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Friday afternoon, my co-worker and I were joking about Leslie Jones’ turning up to “Get Right” at Jennifer Lopez’s concert last week. She was telling me that’s how she looked on the stairmaster that morning with her revamped workout playlist that included the 2001 J. Lo hit, when she added, “and you know I didn’t get the Fab remix due to all of his current shenanigans.”

It was eerily ironic that she made that remark because I’d been thinking about the tracks on my own Spotify playlists that morning and how many included the Brooklyn rapper who allegedly knocked out the two front teeth of his long-time girlfriend and mother of his two children after punching her in the face seven times. “By end of 2018 ima be left with Fred Hammond to listen to on Spotify,” I joked with her via Slack. “Fab is on too many remixes I love.” But could I still love those songs as much now, knowing the violent nature behind one of the men on the verses?

The conversation concerning separating an artist from his art is one that will likely never end. At some point we’ve all had to face the fact that the men and women who’ve given us some of the greatest songs, beats, movies, TV shows, and many other forms of entertainment and artistry, quite frankly, aren’t worth a damn. In some cases, that doesn’t matter one bit. So what if celebrity X is a complete a–hole? I’m still gone bop to his new hit. But when we get into matters of morality and criminality –and acts of violence specifically perpetrated against women — sometimes the actions of the individuals’ turn the melodies in our ears from sweet to sour.

I can count on less than one hand the number of people I personally know who can still listen to R. Kelly’s 12 Play and not feel sick to the stomach at his documented history of sexual misconduct with young girls. And even though it’s painfully hard not “Step in the Name of Love” whenever some misguided DJ turns it on at a family gathering, a lot of us can’t rectify doing so when we’d rather see the women he allegedly has trapped in his abusive cult step out from under his predatory grasp.

But the buttons certain celebs push are different for everyone. For instance, many in the Christian community were no longer interested in Kim Burrell’s vocals after she vocalized her perception of homosexuality as “perverted” last year, but R. Kelly continues to perform in front of large crowds throughout the country. As does Chris Brown, whose 2009 assault on Rihanna no one has been able to forget. Will Nelly be able to do the same when the pending rape case against him is settled? What about Trey Songz who has been accused of physically assaulting several women now? Can you still swoon over these R&B stars and sway to their beats knowing another another woman has potentially been on the receiving end of their swinging fists?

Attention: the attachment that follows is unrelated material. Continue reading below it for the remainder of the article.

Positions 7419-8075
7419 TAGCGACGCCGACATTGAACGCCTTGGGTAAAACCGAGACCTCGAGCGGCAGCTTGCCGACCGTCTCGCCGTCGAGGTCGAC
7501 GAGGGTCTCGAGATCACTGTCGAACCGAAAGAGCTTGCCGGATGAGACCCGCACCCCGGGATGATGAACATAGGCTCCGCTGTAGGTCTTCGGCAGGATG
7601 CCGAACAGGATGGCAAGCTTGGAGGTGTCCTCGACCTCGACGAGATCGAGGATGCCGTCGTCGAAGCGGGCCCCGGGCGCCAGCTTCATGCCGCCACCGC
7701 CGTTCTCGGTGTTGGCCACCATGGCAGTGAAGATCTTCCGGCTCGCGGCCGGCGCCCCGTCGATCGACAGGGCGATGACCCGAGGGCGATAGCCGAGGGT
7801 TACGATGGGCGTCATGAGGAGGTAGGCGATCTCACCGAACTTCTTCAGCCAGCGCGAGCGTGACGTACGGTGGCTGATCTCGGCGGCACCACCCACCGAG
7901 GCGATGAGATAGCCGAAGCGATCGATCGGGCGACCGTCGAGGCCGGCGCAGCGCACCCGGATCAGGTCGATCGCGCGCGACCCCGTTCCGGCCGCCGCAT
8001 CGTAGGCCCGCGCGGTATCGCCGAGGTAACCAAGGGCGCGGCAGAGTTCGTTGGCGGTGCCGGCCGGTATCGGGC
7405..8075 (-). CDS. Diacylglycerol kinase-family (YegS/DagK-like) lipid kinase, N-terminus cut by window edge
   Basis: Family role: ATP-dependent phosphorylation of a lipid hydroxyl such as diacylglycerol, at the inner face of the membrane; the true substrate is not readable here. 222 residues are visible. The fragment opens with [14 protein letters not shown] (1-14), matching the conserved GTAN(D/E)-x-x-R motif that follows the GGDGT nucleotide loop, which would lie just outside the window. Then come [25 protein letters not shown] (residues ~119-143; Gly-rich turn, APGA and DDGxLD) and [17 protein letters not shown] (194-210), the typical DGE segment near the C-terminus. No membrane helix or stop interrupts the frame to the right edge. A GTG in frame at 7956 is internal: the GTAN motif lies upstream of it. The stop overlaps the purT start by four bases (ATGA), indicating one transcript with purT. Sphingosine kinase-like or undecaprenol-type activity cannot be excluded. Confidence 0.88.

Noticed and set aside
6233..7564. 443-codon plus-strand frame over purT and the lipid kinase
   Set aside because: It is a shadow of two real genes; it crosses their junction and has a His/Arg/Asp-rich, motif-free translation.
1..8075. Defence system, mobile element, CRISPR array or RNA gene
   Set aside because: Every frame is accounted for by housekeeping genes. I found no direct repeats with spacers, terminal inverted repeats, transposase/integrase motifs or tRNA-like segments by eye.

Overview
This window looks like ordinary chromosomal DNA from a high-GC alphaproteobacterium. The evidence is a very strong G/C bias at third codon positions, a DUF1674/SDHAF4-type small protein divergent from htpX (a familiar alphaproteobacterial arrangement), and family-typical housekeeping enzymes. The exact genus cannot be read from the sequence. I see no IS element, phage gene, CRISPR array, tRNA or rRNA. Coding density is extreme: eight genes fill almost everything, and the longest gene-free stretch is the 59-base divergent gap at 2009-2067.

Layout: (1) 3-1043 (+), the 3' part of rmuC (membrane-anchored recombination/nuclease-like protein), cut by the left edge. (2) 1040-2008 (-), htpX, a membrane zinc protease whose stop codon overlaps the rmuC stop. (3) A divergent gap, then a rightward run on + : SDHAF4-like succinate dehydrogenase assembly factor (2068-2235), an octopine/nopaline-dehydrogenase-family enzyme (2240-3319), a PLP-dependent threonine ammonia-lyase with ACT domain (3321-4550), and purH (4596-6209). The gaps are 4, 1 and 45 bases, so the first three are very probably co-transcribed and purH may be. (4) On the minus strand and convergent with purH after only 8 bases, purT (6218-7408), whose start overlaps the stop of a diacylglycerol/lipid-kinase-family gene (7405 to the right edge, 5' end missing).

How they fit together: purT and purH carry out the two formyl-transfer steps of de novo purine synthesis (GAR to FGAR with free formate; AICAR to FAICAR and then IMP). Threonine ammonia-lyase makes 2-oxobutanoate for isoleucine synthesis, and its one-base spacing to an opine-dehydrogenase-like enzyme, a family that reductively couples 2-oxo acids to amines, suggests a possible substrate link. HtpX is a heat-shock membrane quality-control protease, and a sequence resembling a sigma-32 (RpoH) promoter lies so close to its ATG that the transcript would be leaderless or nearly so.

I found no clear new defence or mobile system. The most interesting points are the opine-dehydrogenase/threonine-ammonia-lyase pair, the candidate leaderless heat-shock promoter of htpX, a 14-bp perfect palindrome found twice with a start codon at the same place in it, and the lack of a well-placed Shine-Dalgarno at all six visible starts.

I don’t ask this question to say one decision or the other is right. I ask because it’s a tricky conflict that’s present nearly every time I want to press play. My Fred Hammond comment was meant to be a joke, but the more I truly reflect on some of the heinous actions of some of our biggest musicians — past and present — my song choices become less about what I want to hear and who I can tolerate. So far, R. Kelly is the only one I’ve given an official “ain’t no coming back” stamp, but there are plenty others I’ve had to place on timeout for a period when their behavior got out of line. But where a lot of these other stars will eventually land on my Do Not Play playlist I can’t say.

Are there any singers’ you can’t listen to anymore because of their actions?


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